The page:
Invasive alien species threaten agriculture and biodiversity in Africa: Study

Africa may lose about $3.66 trillion annually due to impact of IAS on agriculture

By Madhumita Paul
Published: Tuesday 22 February 2022
Invasive alien species threaten agriculture and biodiversity in Africa: Study Photo: iStock

Invasive alien species (IAS) of plants, animals and microbes lead to losses running up to billions of dollars annually in every part of the world, particularly in sub-Saharan Africa, according to a new report. The region has seen the arrival of many IAS in recent years.

IAS cause yield loss, resulting in serious negative impacts on livelihoods. They are also responsible for the extinction or decline of many species. 

Africa may lose about $3.66 trillion annually from the impact of the IAS on agriculture and other vital food production programmes, a 2021 study showed

The International Union for the Conservation of Nature defines an alien species as a species introduced outside of its natural range. They may be brought in by people accidentally or intentionally into regions where they do not exist. 

There are around 18,000 invasive alien species around the world, according to another study by an international team of scientists from 13 countries. 

The new study was conducted in Ghana on nearly 200 potentially harmful alien plant species that can affect agriculture, forestry and biodiversity. It was led by the Centre for Agriculture and Bioscience International and published in the journal NeoBiota

The objective of the study was to employ horizon scanning to establish a list of potentially invasive alien plant pests (arthropods, including insects and mites and pathogens, including fungi, bacteria and nematodes) that may be harmful to Ghana’s agriculture, forestry or biodiversity if introduced.

The aim of the study was to enable prioritisation of actions, including pest risk analysis, prevention, surveillance and contingency plans. It can serve as a model for future projects on plant pests’ prioritisation in Africa and elsewhere, researchers said.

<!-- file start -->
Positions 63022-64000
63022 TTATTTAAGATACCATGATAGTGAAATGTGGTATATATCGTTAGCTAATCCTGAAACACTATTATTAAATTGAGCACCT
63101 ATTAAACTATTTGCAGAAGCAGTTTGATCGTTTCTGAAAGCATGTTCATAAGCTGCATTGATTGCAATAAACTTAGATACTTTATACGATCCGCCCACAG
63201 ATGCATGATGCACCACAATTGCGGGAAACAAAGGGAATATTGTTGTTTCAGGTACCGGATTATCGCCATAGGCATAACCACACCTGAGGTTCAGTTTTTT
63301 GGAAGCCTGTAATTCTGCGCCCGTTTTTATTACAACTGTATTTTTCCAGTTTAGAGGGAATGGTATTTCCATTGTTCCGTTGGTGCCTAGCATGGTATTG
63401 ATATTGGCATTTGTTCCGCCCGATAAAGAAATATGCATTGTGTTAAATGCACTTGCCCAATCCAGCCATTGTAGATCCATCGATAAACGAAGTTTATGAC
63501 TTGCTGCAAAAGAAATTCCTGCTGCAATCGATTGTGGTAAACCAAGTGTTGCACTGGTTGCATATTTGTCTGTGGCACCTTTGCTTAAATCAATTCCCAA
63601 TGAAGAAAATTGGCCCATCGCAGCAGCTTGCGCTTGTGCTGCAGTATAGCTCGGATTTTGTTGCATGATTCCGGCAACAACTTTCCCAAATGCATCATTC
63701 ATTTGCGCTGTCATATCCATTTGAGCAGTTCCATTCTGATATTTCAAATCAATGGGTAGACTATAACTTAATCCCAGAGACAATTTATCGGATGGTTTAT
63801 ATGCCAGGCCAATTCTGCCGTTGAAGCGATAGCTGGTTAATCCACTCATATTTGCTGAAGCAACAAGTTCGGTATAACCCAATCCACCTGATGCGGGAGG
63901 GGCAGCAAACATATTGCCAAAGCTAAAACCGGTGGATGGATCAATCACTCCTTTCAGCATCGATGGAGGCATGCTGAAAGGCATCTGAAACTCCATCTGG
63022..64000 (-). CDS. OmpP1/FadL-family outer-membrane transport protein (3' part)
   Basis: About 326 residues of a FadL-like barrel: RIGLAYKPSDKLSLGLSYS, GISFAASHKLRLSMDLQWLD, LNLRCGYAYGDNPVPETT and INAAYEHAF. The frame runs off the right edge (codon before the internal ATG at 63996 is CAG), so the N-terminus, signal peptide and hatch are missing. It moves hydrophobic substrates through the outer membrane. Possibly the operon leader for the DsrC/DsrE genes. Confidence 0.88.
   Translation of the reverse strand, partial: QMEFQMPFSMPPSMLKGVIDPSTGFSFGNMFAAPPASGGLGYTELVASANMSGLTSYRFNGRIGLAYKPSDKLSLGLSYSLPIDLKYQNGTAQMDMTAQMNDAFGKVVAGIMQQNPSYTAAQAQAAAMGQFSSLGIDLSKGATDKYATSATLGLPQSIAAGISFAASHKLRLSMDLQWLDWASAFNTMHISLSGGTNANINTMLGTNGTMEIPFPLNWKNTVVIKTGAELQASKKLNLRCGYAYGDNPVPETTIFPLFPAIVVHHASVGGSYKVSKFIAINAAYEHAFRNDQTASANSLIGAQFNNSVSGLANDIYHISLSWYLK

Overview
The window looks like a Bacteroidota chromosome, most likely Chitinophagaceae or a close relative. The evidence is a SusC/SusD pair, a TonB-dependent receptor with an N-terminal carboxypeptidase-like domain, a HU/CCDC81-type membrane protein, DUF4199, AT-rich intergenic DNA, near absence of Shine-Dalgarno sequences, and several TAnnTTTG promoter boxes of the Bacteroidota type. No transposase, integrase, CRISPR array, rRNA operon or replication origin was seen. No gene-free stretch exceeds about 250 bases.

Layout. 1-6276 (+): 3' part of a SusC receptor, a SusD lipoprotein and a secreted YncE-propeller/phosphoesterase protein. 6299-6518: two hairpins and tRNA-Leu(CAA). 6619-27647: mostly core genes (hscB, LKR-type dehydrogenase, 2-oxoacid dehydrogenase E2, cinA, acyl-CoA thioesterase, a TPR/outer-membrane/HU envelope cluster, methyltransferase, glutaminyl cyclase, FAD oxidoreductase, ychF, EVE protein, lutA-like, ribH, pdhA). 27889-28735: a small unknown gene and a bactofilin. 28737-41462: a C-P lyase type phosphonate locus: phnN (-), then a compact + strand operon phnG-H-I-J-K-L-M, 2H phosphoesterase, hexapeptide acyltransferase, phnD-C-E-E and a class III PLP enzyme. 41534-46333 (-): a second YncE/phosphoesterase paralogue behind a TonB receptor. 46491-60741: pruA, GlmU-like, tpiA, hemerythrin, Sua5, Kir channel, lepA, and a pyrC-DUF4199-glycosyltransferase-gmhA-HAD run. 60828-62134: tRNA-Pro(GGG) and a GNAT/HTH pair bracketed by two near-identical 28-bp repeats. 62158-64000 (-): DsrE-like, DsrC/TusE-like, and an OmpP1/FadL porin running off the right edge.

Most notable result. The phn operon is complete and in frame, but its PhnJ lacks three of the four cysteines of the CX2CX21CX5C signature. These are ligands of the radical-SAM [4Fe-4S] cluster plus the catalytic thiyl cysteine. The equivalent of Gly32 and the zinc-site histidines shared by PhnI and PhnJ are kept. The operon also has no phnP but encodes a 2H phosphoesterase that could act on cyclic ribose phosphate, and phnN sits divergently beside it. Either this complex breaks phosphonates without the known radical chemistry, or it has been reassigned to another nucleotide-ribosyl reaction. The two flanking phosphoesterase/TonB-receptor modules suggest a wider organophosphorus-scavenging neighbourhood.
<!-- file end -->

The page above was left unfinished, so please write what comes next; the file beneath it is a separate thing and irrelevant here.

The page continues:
The prioritisation was carried out by a panel of 23 subject matter experts from Ghana research institutions and academia. The prioritisation was carried out using an adapted version of horizon scanning and consensus methods. 

A total of 110 arthropod species (101 insects and nine mites) and 64 pathogenic species (14 bacteria, 16 fungi, 14 nematodes, seven water moulds and 13 viruses) were assessed. 

Two of the 64 pathogenic species, Moniliophthora perniciosa and Moniliophthora roreri, had not been reported anywhere in Africa at the time of assessment, leaving 62 pathogenic organisms with a presence in Africa. 

Among the top arthropods prioritised by researchers were the pink hibiscus mealybug (Maconellicoccus hirsutus Green) and melon thrips (Thrips palmi Karny). The top pathogens highlighted include cassava brown streak virus and Maize lethal necrosis disease.

Cassava in Ghana, for example, is a main staple crop and contributes about 22 per cent and 30 per cent to the agricultural gross domestic product and daily calories intake, respectively. The crop can be at risk from cassava brown streak virus which can reduce yields by up to 70 per cent.

Maize lethal necrosis disease can be a major disruptor of maize production in Ghana, where the crop accounts for more than 50 per cent of the country's total cereal production. The disease can cause losses ranging between 50-90 per cent, depending on the variety of maize and the growing conditions of the year, the report showed.

The scientists also found other species recorded in Africa that included 19 arthropod and 46 pathogenic species, which were already recorded in the neighboring countries of Burkina Faso, the Ivory Coast and Togo. 

The majority of arthropod species were likely to arrive as contaminants on commodities and also could arrive as stowaways in cargo from other countries around the world, according to the study.

Subscribe to Daily Newsletter :

Comments are moderated and will be published only after the site moderator’s approval. Please use a genuine email ID and provide your name. Selected comments may also be used in the ‘Letters’ section of the Down To Earth print edition.